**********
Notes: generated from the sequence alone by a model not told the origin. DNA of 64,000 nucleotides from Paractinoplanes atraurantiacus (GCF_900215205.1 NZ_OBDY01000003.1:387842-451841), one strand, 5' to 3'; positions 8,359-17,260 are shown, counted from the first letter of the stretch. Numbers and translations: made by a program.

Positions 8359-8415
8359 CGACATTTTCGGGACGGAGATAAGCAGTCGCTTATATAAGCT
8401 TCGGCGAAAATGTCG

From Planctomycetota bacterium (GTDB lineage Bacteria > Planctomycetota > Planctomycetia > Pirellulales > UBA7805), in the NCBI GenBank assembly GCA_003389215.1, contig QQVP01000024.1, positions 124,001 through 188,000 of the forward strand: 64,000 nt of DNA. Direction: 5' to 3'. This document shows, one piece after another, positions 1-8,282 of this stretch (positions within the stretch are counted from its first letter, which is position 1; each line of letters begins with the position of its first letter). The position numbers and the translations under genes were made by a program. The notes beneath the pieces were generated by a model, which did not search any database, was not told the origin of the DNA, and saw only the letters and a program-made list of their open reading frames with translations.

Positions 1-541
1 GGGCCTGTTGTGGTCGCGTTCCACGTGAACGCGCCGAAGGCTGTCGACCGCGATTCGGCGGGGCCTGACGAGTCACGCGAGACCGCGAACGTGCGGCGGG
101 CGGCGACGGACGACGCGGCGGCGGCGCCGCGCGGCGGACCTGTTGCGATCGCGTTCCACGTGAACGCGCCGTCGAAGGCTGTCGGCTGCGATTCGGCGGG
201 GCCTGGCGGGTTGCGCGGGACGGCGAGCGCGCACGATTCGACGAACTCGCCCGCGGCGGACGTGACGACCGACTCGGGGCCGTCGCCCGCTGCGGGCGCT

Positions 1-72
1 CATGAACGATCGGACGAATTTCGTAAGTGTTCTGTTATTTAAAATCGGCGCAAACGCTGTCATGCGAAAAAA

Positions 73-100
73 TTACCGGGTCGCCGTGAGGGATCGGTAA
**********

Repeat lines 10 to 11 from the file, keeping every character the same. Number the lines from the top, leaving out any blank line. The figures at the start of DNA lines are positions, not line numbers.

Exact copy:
Positions 1-72
1 CATGAACGATCGGACGAATTTCGTAAGTGTTCTGTTATTTAAAATCGGCGCAAACGCTGTCATGCGAAAAAA